Bank of N.Y. Mellon v Parker, 186 AD3d 447 [2d Dept. 2020]
The plaintiff failed to establish, prima facie, that it mailed the RPAPL 1304 notice, because “the plaintiff failed to provide proof of the actual mailing, or proof of a standard office mailing procedure designed to ensure that items are properly addressed and mailed, sworn to by an individual with personal knowledge of that procedure” (U.S. Bank Trust, N.A. v Sadique, 178 AD3d 984, 986 , citing Citibank, N.A. v Conti-Scheurer, 172 AD3d 17, 21 ).
We disagree, however, with the Supreme Court’s determination to grant Parker’s cross motion for summary judgment dismissing the complaint insofar as asserted against her. Parker offered only a mere denial of receipt of the RPAPL 1304 notice in support of her cross motion, and such a mere denial is insufficient to establish entitlement to such relief (see Citibank, N.A. v Conti-Scheurer, 172 AD3d at 20-21; see also U.S. Bank Trust, N.A. v Sadique, 178 AD3d at 987). Accordingly, the court should have denied Parker’s cross motion.
This one also goes into the hearsay issue commonly found in these cases.
USBank N.A. v Haliotis, 185 AD3d 756 [2d Dept. 2020]
Additionally, the affidavit submitted by the plaintiff for the purpose of demonstrating that it properly served its 90-day notice did not specify that the notice was served in an envelope that was separate from any other mailing or notice (see RPAPL 1304 ). While the plaintiff attempted to remedy this deficiency in its reply papers, even assuming that its reply affidavit may properly be considered (see Central Mtge. Co. v Jahnsen, 150 AD3d 661, 664-665 ; cf. U.S. Bank N.A. v Laino, 172 AD3d 947, 948 ), that affidavit contained only a conclusory assertion that the mailing was done in a separate envelope, with no assertion by the affiant that she had any personal knowledge of the actual mailing or proof of a standard office mailing procedure designed to ensure that items are properly addressed and mailed (see Citibank, N.A. v Conti-Scheurer, 172 AD3d at 21).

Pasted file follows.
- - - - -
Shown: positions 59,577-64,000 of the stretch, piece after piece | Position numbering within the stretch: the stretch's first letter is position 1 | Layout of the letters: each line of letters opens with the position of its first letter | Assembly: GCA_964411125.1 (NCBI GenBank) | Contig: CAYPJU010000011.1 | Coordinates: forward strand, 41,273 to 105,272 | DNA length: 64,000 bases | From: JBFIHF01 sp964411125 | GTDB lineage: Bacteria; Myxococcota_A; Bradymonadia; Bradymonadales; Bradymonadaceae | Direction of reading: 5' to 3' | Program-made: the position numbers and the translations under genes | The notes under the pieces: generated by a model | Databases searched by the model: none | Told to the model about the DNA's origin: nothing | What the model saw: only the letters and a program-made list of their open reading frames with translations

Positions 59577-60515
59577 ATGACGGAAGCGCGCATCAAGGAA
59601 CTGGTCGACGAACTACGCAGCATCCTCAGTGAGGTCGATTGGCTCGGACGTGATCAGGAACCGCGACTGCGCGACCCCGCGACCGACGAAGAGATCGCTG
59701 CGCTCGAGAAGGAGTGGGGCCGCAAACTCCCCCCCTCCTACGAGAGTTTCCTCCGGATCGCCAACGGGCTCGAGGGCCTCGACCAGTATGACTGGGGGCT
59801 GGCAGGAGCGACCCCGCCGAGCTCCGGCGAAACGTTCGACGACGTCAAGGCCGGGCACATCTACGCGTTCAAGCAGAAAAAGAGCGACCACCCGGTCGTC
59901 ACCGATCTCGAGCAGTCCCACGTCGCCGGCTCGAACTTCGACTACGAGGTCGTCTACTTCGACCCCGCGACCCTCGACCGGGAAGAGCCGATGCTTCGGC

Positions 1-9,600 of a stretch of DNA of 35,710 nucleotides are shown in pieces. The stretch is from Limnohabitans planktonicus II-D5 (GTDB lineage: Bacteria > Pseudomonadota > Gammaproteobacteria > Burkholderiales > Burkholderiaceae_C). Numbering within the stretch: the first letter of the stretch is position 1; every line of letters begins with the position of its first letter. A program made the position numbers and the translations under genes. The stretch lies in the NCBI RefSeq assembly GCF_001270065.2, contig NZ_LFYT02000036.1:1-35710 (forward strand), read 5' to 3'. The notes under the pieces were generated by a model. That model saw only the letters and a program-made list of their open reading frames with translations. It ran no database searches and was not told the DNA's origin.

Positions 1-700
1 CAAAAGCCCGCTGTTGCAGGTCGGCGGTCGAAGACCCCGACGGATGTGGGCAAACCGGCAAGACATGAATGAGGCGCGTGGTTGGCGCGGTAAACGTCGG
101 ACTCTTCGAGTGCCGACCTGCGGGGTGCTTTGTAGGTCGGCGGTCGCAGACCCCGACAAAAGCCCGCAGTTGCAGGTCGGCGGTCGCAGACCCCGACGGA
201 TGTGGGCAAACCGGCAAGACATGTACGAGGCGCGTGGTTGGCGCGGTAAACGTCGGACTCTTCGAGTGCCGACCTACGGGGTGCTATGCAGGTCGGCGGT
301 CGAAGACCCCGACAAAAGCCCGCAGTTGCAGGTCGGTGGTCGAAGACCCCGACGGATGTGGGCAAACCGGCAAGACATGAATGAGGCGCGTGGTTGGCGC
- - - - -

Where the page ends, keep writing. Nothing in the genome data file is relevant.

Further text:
The plaintiff also failed to establish, prima facie, the defendants’ default in payment. While the affidavit submitted by the plaintiff made the requisite showing that the affiant was familiar with the plaintiff’s recordkeeping practices and procedures with respect to the defendants’ payment history, the affiant failed to submit any business record substantiating the alleged default. Conclusory affidavits lacking a factual basis are without evidentiary value (see e.g. JPMorgan Chase Bank, N.A. v Akanda, 177 AD3d 718, 719-720 ). Further, “[w]hile a witness may read into the record from the contents of a document which has been admitted into evidence, a witness’s description of a document not admitted into evidence is hearsay” (U.S. Bank N.A. v 22 S. Madison, LLC, 170 AD3d 772, 774  [citation omitted]; see Bank of N.Y. Mellon v Gordon, 171 AD3d 197 ). “[I]t is the business record itself, not the foundational affidavit, that serves as proof of the matter asserted” (Bank of N.Y. Mellon v Gordon, 171 AD3d at 205).
This one involves a deficient proof of mailing statement
JPMorgan Chase Bank, N.A. v Nellis, 183 AD3d 583 [2d Dept. 2020]
Although the plaintiff submitted tracking information from the United States Postal Service for certified mailings of the notice, the redacted proof of first-class mailing did not contain any information linking a first-class mailing to the RPAPL 1304 notice, and thus, failed to establish that the notice was mailed by first-class mail (see U.S. Bank N.A. v Ahmed, 174 AD3d at 663; Citimortgage, Inc. v Succes, 170 AD3d at 948). Likewise, the plaintiff’s submission of a “Proof of Filing” statement pursuant to RPAPL 1306 contained no information indicating that the mailing was done by both registered or certified mail and first-class mail as required by RPAPL 1304 (see Wells Fargo Bank, N.A. v Lewczuk, 153 AD3d 890, 892 ).